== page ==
The rest of the world is much farther behind. Look up – UN Single Convention Treaty Narcotics – for why.

    America is very fortunate to have a thriving underground. Medical and otherwise.

  7. Hillary represents the INs. When it comes to medical cannabis she says “more study is needed.” Which is true and false. We do not have near enough human studies that give proof to all the anecdotes. We have more than enough anecdotes to go ahead given the safety of the medicine.

    What is most needed is to get the Federal government out of the way. The President is legally authorized to do that by the Controlled Substances law. The left is severely annoyed at Obama for his failure to get the Feds out of cannabis. Thus a large fraction of Bernie Bros. Once Bernie is eliminated I do believe Trump will be moving much harder to attract that fraction.

    I assume Trump has downplayed what he might do re: cannabis to win the Republican nomination. Once that is in the bag expect him to work the subject harder.

  8. Tango,
    You got it backwards, the importation of immigrants can in response to the support, it is a great magnet. We created our own dependent class long before the massive influx of low skill illegals. The immigrants of the 19th century were no dependent class, they were who the productive remnant are today. Even the former black slaves were moving along well in upward mobility regardless of the residual racial bias. The demographics in the 1950’s clearly show even there progress.

    Of course this economy could show economic growth per capita without dependence on looting of others. Consult history. Trade is beneficial to both parties where within or without a geopolitical boundary. The only question is the proportional division of the gains.


  9. I understand there are countries trying to create inflation forces, but only in the context of deflation and growth stagnation. Free trade agreements and globalisation (in other words, opening the doors to cheap foreign goods and services) also was supposed to help bring down inflation. Many countries have fought long battles agains inflation, restraining local currency controls and tightening fiscal control were some of the preferred models. However Dr. Pippa Malmgren seems to make the notion that states have to choose from defaulting creditors or bringing inflation to their populations. I don´t agree with that false dilema. Argentina defaulted foreign and domestic creditors, their populist government (Cristina Fernández de Kirchner) even nationalised pension funds to used them to finance government spending, and yet their inflation skyrocketed for years, even as their central bank and finance authorities claimed to have it under control, the whole world knew they were doctoring their numbers. I don´t believe inflation occurs as weather or some entirely unintended phenomena either, but I don´t believe economic planners in charge conciously decide to resort to inflation to “default” on their citizens. Most of the times it is bad economic planning, lack of understanding of the economic forces.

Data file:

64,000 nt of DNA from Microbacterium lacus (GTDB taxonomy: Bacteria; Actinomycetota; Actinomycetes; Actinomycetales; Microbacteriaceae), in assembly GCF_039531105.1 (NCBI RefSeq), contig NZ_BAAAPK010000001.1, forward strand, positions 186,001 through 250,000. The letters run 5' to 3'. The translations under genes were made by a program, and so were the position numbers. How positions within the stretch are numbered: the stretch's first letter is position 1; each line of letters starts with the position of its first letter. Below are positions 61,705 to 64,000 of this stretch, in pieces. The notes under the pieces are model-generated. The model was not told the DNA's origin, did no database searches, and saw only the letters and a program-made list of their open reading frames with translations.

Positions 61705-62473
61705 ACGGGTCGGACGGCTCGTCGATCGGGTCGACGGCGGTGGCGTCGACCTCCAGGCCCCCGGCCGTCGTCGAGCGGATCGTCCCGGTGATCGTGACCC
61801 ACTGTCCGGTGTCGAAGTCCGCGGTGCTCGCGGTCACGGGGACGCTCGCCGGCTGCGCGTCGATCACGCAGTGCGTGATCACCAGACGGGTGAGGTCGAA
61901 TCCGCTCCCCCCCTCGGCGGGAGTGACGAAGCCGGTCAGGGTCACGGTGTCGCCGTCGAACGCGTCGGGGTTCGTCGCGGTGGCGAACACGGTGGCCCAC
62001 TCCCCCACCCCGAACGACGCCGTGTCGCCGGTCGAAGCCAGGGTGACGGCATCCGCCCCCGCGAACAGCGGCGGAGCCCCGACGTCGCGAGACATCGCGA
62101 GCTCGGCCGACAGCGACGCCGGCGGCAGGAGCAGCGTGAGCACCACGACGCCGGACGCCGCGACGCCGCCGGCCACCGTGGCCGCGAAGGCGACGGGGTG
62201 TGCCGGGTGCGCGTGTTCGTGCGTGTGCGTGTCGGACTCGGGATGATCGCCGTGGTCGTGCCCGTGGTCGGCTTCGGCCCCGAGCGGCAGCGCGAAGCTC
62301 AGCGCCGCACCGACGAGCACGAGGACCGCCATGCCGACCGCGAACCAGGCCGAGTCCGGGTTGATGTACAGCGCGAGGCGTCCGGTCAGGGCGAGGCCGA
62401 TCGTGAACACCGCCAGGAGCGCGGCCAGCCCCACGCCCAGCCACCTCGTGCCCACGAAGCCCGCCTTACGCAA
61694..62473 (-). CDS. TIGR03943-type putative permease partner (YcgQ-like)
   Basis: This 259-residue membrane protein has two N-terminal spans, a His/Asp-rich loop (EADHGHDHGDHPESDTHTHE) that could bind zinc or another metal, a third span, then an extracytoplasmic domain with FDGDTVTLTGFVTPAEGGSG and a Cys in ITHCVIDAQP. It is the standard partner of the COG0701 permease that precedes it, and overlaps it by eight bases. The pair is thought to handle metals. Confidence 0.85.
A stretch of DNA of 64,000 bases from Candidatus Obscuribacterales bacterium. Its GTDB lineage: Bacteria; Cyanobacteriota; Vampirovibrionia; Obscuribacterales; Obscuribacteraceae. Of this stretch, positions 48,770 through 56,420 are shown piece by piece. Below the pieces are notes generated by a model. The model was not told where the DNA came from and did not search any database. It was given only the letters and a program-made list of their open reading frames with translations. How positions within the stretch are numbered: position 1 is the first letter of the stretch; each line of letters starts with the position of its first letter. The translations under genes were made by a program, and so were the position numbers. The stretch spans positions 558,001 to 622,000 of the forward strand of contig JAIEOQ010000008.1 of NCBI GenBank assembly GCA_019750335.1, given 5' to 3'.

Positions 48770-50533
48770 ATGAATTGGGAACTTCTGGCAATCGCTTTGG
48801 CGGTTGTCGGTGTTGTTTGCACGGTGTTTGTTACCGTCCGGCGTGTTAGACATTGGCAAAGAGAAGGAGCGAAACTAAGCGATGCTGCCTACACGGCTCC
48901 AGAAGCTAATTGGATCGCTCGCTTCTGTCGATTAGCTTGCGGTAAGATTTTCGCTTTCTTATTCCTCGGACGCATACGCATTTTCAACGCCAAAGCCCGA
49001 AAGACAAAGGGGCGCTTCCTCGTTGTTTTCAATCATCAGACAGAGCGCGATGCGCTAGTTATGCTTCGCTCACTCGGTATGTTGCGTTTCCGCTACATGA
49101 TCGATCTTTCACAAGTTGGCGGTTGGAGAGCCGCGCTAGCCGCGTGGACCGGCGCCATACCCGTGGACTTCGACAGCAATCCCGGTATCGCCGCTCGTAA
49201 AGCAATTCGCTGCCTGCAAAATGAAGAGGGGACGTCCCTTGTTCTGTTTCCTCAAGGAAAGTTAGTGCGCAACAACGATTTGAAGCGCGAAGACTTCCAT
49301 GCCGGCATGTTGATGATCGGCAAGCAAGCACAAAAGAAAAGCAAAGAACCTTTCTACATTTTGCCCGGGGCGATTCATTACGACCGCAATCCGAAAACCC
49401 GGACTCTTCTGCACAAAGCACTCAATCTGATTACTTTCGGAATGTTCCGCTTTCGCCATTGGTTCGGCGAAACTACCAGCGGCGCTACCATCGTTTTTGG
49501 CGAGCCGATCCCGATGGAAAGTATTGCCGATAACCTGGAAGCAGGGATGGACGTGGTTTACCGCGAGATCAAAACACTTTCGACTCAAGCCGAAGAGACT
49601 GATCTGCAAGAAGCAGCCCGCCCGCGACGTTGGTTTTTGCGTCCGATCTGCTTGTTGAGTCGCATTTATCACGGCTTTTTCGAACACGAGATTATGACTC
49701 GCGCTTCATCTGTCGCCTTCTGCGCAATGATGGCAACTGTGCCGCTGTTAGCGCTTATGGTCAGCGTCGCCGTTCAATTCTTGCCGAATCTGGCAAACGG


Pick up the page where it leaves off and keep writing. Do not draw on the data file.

10. “We created our own dependent class long before the massive influx of low skill illegals.”

    Disagree. One of my closest friends in medical school was the son of Mexican immigrants, probably illegal. His mother never learned to speak English. They came and prospered BEFORE Medicare and Medicaid. I think the welfare state created the dependent class in recent years. Social Security was a worthwhile program until it was diluted by Congress with the addition of “disabled” and the raids on the “Trust Fund” in the Clinton years when the budget was “balanced” by filling the Social Security program with IOUs that are worthless.

    The latest has been the conversion of Social Security to eternal unemployment benefits.

    My friend’s father had his own wrought iron business in east Los Angeles and, of their nine children, eight had graduate degrees.

  11. Social Security was never worthwhile. It was just a steal from the young and unproductive to prevent the elderly and unproductive from living in poverty, and really just to buy votes. It’s a Ponzi scheme, plain and simple.

  12. “It’s a Ponzi scheme, plain and simple.”

    To some degree that is true but all “safety net” plans are the same. The big trouble with Social Security is that it was set up, not as a retirement program for everyone, but a baseline safety net. Then, in the 1990s when the fund was building a surplus as Baby Boomers were working and saving, the fund was raided again and again by expanding those eligible, like children, and by borrowing funds for other purposes.

    There are some “Ponzi Schemes” that are worse then others.

  13. Here is an analysis that concerns me a lot.

    I’ve already posted on this here.

    And here.

    What actually happened is that China’s stock market began as a Potemkin project to assure the world of Beijing’s strength. Chinese investors knew the government would be propping up a mere facade; that the worse China’s economy got, the more the Communist Party would paint the facade. Harlan writes: